Graceful exit

Published 12:00 am Monday, January 30, 2006

Ann Tate, Crenshaw County Circuit Clerk, has announced that she will not seek re-election. She is currently completing her fourth term in office, which will end Jan. of 2007. At that time, Tate will have served 24 years as Circuit Clerk.

Tate, who is originally from Coffee County, was elected as Circuit Clerk in 1982 and took office in 1983. Tate’s husband, Morris, is originally from Glenwood, and the couple moved to the area in 1976 when he became the engineer for Crenshaw County. They have been married for 39 years.

Having been in the Circuit Clerk’s office since 1983, Tate admits that she has seen several changes over the years. One of these includes a 60 percent increase in court case filings since 1983. These cases include anything from traffic cases and divorce cases to child support cases.

&uot;That’s not an unusual load for Crenshaw County,&uot; Tate said. &uot;It’s happening everywhere.&uot;

However, Tate points out that she only has three full-time employees and one part-time employee currently on staff, the same number she had in 1984.

Another big change Tate has seen over her years of serving as Circuit Clerk is a 200 percent increase in the amount of money collected.

&uot;We currently collect approximately $1.5 million a year, whereas in 1983, we were only handling about $375,000.&uot;

As she points out the increase in the workload while operating with the same number of staff members since 1983, Tate brings out the third biggest change she has seen in her office.

&uot;In 1983, all of the record-keeping was manual,&uot; she said. &uot;Now, everything is computer-based. And, we are currently imaging records so we can retrieve them electronically.&uot;

Tate said that the Circuit Clerk’s office was also on the verge of offering options for attorneys to electronically file documents.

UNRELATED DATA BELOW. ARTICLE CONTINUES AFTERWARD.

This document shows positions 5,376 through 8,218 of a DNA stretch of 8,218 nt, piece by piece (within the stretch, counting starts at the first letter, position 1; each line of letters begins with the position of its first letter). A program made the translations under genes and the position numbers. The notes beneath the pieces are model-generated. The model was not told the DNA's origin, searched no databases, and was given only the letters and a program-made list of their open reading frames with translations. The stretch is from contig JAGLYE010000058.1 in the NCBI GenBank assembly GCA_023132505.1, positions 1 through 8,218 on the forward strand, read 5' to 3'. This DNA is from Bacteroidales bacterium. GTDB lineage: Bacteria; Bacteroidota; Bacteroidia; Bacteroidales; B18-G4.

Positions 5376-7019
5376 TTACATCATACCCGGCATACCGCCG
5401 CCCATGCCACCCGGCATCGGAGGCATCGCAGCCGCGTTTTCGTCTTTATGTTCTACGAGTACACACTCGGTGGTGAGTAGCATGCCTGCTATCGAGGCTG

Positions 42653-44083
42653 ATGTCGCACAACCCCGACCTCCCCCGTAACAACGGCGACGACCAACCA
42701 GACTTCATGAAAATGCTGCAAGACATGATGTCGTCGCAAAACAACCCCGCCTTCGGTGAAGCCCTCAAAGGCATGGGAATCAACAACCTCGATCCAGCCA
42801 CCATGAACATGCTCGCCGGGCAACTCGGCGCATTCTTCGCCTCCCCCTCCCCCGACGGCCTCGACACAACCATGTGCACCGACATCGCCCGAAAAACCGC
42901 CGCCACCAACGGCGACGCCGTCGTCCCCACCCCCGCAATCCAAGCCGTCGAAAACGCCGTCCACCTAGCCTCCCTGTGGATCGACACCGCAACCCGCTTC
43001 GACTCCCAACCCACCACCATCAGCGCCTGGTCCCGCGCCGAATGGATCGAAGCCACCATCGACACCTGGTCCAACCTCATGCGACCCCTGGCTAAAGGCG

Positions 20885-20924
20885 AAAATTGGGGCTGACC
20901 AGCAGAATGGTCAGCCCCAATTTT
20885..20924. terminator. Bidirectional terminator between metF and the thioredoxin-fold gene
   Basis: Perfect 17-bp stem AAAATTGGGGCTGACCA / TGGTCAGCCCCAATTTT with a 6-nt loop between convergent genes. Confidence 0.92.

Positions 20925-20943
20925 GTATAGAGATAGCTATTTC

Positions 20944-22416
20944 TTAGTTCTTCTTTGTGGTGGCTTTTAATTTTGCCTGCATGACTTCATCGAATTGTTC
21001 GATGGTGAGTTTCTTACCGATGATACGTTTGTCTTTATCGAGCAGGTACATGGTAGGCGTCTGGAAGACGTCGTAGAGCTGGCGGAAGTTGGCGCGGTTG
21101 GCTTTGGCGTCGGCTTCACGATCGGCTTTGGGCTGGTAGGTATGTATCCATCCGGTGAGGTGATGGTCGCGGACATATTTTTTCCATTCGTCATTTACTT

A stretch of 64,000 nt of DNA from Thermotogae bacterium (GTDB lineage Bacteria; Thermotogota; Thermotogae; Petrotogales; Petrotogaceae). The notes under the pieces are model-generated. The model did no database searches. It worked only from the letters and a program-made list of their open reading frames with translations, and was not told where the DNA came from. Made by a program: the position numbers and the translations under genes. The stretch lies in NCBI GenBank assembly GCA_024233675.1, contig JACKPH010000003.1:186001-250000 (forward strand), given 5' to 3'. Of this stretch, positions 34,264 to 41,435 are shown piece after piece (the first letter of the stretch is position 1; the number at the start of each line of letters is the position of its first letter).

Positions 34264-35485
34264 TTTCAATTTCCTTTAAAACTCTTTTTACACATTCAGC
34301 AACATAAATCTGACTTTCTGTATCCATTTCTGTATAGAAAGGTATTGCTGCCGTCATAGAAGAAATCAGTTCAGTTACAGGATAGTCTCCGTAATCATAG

&uot;The computer has helped us tremendously with keeping up with the increases in the work load over the years,&uot; Tate said.

When it comes to the success of her staff and office, Tate gives three specific reasons.

&uot;First and foremost, we work for the public, for everyone who walks through that door,&uot; she said. &uot;We serve the public. That’s why we’re here.&uot;

And, with all of the changes and developments in technology, Tate said that the Circuit Clerk’s office has been willing to make the necessary changes in order to keep up with and to advance their own systems.

Also, Tate and her office staff have taken advantage of every resource for advanced training, including participating in continuing education courses.

When it comes to her staff, Tate sings their praises and deeply appreciates all of the hard work they have done for her and for the Circuit Clerk’s office.

&uot;Any official is only as good as the people who work for you,&uot; she said. &uot;I can’t say enough good things about these ladies.&uot;

The staff in the Circuit Clerk’s office consists of Jeannie Gibson, Twyla Smith, Sherrie Sipper and Julie Sanders.

When it comes to making plans for her retirement, Tate is looking forward to spending more time with her family, especially her four grandchildren.

&uot;I love to travel, read and scrapbook,&uot; she said. &uot;Plus, I look forward to spending more time in my church activities.&uot;

Tate also plans to stay very involved in the Crenshaw County Domestic Violence Task Force.

&uot;I am so grateful to the citizens of Crenshaw County for allowing me this privilege to serve them,&uot; she said. &uot;I am certainly going to miss working with the public and with all of the agencies we serve.&uot;

Tate and her husband, Morris, have three married sons and four grandchildren.

Their son, Jim Tate, is the pastor of Mt.

Zion Baptist Church in Brantley. Their son, Will Tate, is employed with J.W.M. Engineering in Luverne, and their son, Matt Tate, is currently serving on active duty with his National Guard unit in Iraq.